Anyone trying to fathom the eccentric wonders of Clarence Greenwood's life and music should probably start with his guitar. When most people learn the instrument, they tune it to something called standard tuning and strum all six strings. Not Greenwood. He ditched the bottom E string because he just wasn't playing it, and then tuned another, the B string, to B-flat. This is a little like going to work without a shirt: You can do it, but it will complicate your life in unexpected ways, and it will freak out a lot of your colleagues.
For Greenwood, this strange tuning has long limited the number of people he could play with, since it requires sophistication to translate the obscure language his guitar speaks. But he really wasn't trying to be difficult.
"At the time, I didn't know it was wrong," he says, sitting at the dining table in his Brooklyn apartment. "It just sounded right and the chords I would use sounded better that way. And I just started making up my own chords."
That's Greenwood for you: highly inventive, utterly earnest and a little peculiar, singing and speaking a patois of his own creation. For years, that patois has been heard only by regulars at small Washington music venues like the Velvet Lounge, the Black Cat and the Metro Cafe, and the fortunate handful who showed up at open-mike nights in places like the now-closed Food for Thought on Connecticut Avenue. Greenwood, as it happens, was raised in Washington and worked here for years, scrounging up rent money by scalping tickets at events around town, until he decamped to New York in late 1999 just before landing a major-label deal with DreamWorks Records.
But tomorrow this intense, soft-spoken underdog hero of D.C.'s music scene is finally going coast-to-coast. The self-titled debut by Citizen Cope -- it's his stage name, not the name of his band -- will turn Greenwood into an artist of national stature. Though it's only January, here's a prediction that doesn't take much guts: "Citizen Cope" will stand as one of the best albums of 2002. He is the city's most soulful export since Marvin Gaye.
Greenwood's music, like the man who made it, takes some hyphens to explain. White folk-funk gets close, or maybe stoner hip-hop. Subtract the irony from Beck and add heart, an affection for all things ghetto, big drumbeats, a whiff of ganja, some tinkling piano notes and an urban folklorist's sense of story -- and then you're getting warmer.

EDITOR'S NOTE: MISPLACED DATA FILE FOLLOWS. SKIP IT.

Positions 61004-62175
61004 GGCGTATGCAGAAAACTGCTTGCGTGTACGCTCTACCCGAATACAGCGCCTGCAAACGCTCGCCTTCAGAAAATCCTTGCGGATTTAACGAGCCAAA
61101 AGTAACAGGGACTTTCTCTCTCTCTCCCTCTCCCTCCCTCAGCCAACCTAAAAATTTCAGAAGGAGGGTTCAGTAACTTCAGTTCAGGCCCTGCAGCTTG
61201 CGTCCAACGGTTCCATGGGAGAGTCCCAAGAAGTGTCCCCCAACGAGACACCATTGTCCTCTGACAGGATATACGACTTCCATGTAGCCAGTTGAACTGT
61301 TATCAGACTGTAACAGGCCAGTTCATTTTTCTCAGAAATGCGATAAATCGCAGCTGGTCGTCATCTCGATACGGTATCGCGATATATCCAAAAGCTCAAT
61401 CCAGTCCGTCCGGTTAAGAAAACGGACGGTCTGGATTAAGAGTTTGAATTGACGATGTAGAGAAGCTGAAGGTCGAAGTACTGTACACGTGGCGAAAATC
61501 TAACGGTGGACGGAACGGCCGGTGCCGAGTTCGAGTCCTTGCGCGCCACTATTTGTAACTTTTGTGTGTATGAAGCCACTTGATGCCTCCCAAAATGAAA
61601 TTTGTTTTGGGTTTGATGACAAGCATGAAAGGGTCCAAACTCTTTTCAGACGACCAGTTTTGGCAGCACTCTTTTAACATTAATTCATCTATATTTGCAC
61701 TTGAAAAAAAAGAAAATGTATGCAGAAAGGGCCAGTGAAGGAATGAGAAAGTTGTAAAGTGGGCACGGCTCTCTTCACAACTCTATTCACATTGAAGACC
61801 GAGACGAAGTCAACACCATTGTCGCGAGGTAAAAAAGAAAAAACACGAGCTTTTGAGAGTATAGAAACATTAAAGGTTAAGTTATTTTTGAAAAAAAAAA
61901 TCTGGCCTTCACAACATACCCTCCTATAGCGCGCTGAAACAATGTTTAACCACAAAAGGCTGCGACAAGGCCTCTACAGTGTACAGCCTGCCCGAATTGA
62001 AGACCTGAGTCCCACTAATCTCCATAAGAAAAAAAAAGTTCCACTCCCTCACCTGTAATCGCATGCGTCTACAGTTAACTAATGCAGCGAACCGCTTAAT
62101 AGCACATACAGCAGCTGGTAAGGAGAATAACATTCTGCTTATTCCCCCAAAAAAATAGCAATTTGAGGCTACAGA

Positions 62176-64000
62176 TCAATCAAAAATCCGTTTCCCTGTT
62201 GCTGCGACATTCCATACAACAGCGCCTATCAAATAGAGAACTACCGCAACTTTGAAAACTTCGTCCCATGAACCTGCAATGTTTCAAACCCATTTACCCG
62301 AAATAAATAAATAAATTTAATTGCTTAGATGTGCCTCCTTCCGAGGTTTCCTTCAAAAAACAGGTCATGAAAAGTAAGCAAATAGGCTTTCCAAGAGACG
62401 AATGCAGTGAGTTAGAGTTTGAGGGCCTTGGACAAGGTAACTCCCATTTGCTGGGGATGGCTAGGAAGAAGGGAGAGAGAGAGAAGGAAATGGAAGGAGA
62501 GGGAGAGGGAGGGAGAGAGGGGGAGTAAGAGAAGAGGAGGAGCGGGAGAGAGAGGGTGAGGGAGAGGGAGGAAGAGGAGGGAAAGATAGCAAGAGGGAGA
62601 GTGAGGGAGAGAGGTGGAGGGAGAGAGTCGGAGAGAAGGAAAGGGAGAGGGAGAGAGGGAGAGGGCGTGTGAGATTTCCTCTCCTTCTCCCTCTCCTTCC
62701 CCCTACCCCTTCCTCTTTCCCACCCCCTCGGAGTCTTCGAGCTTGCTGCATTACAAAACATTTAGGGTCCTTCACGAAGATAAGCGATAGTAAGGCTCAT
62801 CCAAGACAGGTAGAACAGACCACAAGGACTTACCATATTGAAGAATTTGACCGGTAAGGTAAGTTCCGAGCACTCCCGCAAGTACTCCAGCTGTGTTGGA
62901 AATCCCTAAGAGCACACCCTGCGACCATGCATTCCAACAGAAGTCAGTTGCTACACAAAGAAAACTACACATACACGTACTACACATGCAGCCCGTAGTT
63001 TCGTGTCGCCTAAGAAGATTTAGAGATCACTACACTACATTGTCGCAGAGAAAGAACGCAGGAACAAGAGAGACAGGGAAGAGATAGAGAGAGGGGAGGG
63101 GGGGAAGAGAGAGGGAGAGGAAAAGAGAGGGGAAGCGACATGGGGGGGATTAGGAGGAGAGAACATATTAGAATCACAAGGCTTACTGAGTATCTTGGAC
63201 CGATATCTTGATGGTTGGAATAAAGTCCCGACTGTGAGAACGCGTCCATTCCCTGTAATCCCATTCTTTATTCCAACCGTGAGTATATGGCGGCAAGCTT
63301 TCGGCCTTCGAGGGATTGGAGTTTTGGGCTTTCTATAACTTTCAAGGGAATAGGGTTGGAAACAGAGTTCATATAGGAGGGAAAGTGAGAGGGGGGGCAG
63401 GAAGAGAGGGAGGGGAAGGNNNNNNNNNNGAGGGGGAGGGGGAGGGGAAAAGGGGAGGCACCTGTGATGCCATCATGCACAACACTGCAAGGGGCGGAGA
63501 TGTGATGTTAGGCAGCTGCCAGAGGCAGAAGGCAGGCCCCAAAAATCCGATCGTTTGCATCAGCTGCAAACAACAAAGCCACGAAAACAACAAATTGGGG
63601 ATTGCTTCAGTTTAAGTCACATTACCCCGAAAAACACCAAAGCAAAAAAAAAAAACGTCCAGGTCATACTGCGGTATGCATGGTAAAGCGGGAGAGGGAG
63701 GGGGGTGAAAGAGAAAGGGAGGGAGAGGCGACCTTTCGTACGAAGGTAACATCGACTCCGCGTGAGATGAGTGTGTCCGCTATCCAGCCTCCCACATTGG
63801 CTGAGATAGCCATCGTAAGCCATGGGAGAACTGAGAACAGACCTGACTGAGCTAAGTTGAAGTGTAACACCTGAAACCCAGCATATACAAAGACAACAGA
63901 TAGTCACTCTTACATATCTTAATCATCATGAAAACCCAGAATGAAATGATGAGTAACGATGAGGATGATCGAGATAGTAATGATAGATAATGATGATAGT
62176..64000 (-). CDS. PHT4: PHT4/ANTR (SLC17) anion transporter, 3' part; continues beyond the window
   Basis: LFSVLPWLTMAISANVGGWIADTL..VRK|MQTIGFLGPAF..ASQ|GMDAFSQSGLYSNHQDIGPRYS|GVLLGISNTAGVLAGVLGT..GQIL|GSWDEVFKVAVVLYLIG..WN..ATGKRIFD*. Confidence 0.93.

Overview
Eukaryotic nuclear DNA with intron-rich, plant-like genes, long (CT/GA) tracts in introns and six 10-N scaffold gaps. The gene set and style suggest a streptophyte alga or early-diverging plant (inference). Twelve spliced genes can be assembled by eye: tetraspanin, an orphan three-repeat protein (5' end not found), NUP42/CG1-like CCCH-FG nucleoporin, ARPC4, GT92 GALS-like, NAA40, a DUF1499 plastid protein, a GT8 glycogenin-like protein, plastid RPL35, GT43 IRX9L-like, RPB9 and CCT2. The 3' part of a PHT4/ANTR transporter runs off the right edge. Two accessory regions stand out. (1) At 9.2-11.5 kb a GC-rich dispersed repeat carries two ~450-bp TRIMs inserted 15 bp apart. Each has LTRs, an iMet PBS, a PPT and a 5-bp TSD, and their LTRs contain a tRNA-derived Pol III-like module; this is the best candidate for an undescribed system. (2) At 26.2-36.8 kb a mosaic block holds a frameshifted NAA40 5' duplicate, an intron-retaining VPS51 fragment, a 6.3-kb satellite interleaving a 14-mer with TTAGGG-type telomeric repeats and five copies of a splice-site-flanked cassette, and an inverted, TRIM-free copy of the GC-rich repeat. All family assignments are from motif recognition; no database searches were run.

The influence of a diverse group of heroes, including John Lennon, Stevie Wonder and Randy Newman, lurks somewhere in this mix, too. You can hear it on tunes like "Salvation," the story of a Satan figure who does battle with Greenwood, the former armed with three golden bullets, the latter armed only with his guitar. His lyrical themes hark back to the one-world idealism of the late '60s, and either celebrate the joy of human connections (the colorful and majestic "Contact") or tell tales about the hardened real-life characters he's met, like "200,000 (In Counterfeit 50 Dollar Bills)," the true story of a drug addict and ticket scalper named George.
"When I heard it, I was immediately taken in. Stunned was more like it," says Bob Waugh, assistant program director of Lanham-based WHFS and an early advocate of Greenwood's. Four years ago, Waugh plucked "200,000" from a box of local music demos and then did something he'd never done before.
"I finished listening and picked up the phone and called him and said, 'Hey, man, I just listened to "200,000" and I think it's amazing and I'd love to meet you.' I don't know. It was one of those instances in my career where I felt like I've got to do something about this. If there's anything I can do to help him, I'll do it."
Waugh put him in touch with manager Jon Leshay, who eventually visited a Manhattan-based DreamWorks executive named Michael Goldstone. "I went and said, 'I've got this thing and I've no idea what to call it but we need to listen to this together,' " Leshay says. "Not to sound trite, but after we listened to a song or two he said, 'Where is this guy?' I said he was walking around the streets now with an acoustic guitar." Greenwood had been playing nearby at a friend's apartment. "I called him and he was in [Goldstone's] office in 15 minutes, playing the music. It happened very quickly from there."
Maybe for Leshay it was quick. And maybe it seems quick now that MTV2 is hailing Greenwood as an artist to watch in 2002, now that he's set to tour nationally as the opener for Nelly Furtado, and now that people like Macy Gray are clamoring to write songs with him. But for Greenwood, who is 33, all of this was more than a decade and a few hundred unpaid local gigs in the making.
"It goes from one extreme to the other," says Greenwood, shaking his head a little. "I remember it was coming up on New Year's Eve 2000 and I was thinking that I had only a few months' rent money left. I was looking for places to play on the street the day I got a call from DreamWorks."
Greenwood's hair is pulled back and stuffed into a knit cap, and he's wearing a blue shirt and baggy jeans. It's a style that suggests the intensity of Che Guevara and the scruffy, beatnik airs of Shaggy from "Scooby-Doo." He talks with an accent that could pass for New Orleans, turning "that" into "dat" and "with" into "wif," but Greenwood hasn't spent much time in the Big Easy. Like the sound of his guitar, this is something all his own, brother-speak that he fashioned after splitting time between Upper Northwest, where he lived with his mother and stepdad, and rural Texas, where he spent summers with an uncle and aunt who raised cattle and farmed cotton.
He lives here in Brooklyn on two floors of a town house. There isn't much in the place, aside from a charcoal drawing of Stevie Wonder, a guitar, boxes of equipment and a stereo system. This is the first time he's sat for a lengthy interview, and he'll candidly admit that it all makes him a little uncomfortable.